Safe to say, Nugent is enjoying Montgomery’s little rule change.
"I kind of told myself the whole game, every single ball I hit should be good from a certain distance," Nugent told FOX Sports by phone after the Bengals returned to Cincinnati. "In a dome, an extra point should go in from 55, so I told myself just hit a regular ball. Don’t change anything because of the situation in a game. Just keep everything exactly the same. I kept my head down and ended up seeing it go through."
That kick, and the victory it gave Cincy, inspired confidence in a team that was showing swagger even after its first victory this season, when wide receiver A.J. Green told me in our interview for FOX Sports 1 following the win over the Pittsburgh Steelers he thinks the Bengals are the "team to beat."
Maybe they’re not quite there, but picking up hard-fought victories gets a team closer and builds that confidence.
"Oh definitely, I do think we think that going into games but when you come out of games like that . . . it is so tough to win on the road these days," Nugent said. "It’s not just, ‘Hey, good job, we won.’ It’s like, ‘We just won on the road in a tough environment.’ Everywhere you play is a tough place to play if you’re not the home team. Yeah, I think it really gives you a nice boost when you have a win like that. Everyone kind of does a great job sticking together. The captains really stepped up.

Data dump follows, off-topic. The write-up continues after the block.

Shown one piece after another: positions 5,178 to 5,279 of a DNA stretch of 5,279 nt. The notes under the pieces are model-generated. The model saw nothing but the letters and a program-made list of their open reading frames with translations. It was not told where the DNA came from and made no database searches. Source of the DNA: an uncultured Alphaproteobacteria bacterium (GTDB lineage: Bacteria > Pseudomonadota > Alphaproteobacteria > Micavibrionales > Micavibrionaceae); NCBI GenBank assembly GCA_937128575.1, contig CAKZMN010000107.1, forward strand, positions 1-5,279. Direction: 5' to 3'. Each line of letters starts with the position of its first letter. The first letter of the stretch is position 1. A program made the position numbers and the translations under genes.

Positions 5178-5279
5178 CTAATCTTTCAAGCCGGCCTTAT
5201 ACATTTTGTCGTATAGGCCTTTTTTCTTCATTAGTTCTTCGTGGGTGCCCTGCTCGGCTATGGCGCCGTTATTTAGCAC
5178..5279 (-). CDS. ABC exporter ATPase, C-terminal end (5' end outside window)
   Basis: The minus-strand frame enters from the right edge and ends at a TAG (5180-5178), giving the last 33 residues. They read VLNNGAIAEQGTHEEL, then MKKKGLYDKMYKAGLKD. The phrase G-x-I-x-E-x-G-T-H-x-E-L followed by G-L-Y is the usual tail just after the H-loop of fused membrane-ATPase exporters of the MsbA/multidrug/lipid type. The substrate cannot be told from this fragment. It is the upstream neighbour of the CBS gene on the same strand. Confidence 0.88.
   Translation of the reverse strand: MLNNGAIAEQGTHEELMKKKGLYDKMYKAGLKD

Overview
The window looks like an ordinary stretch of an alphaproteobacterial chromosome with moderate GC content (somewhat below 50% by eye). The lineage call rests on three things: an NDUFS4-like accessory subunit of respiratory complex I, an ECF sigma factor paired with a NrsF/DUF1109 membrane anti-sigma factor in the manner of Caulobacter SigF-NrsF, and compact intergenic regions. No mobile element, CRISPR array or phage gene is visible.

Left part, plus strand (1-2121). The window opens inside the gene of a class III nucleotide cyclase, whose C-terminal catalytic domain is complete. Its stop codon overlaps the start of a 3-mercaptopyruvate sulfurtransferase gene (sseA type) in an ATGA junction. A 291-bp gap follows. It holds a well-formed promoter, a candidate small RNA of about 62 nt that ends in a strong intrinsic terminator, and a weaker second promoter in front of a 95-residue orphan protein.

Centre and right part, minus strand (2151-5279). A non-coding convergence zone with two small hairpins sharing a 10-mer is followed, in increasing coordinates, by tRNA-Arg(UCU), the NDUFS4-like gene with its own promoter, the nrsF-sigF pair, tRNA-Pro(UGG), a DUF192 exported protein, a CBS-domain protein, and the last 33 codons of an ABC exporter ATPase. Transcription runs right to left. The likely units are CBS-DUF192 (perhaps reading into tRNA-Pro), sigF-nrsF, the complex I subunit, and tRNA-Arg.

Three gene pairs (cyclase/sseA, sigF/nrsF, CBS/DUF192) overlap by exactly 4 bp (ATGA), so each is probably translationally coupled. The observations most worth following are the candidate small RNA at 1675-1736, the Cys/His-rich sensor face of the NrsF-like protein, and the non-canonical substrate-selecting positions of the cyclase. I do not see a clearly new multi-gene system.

"I like what Andy (Dalton) is doing. He’s really becoming a leader on this team even though he’s still a young guy. He’s a guy that commands a lot out of the guys on that offense, and everyone listens to him."
• From Sam Bradford’s torn ACL, to Jay Cutler hobbling off the field, to Reggie Wayne’s knee injury, to Brian Cushing’s broken leg, to Jermichael Finley leaving Lambeau Field in an ambulance, to . . . that’s enough, I can’t even go through the rest of them. You saw the injuries, and we’ll all spend the next two days going through the fallout from them. And there’s really not much more to say than it was an absolutely awful day in the NFL with regard to the number of very good football players who left the field with scary (or even just scary-looking) injuries. For as thrilling as the last-second victories by the Bengals, Steelers and Jets were, the sight of those players getting hurt lessened the enjoyment of the entire day.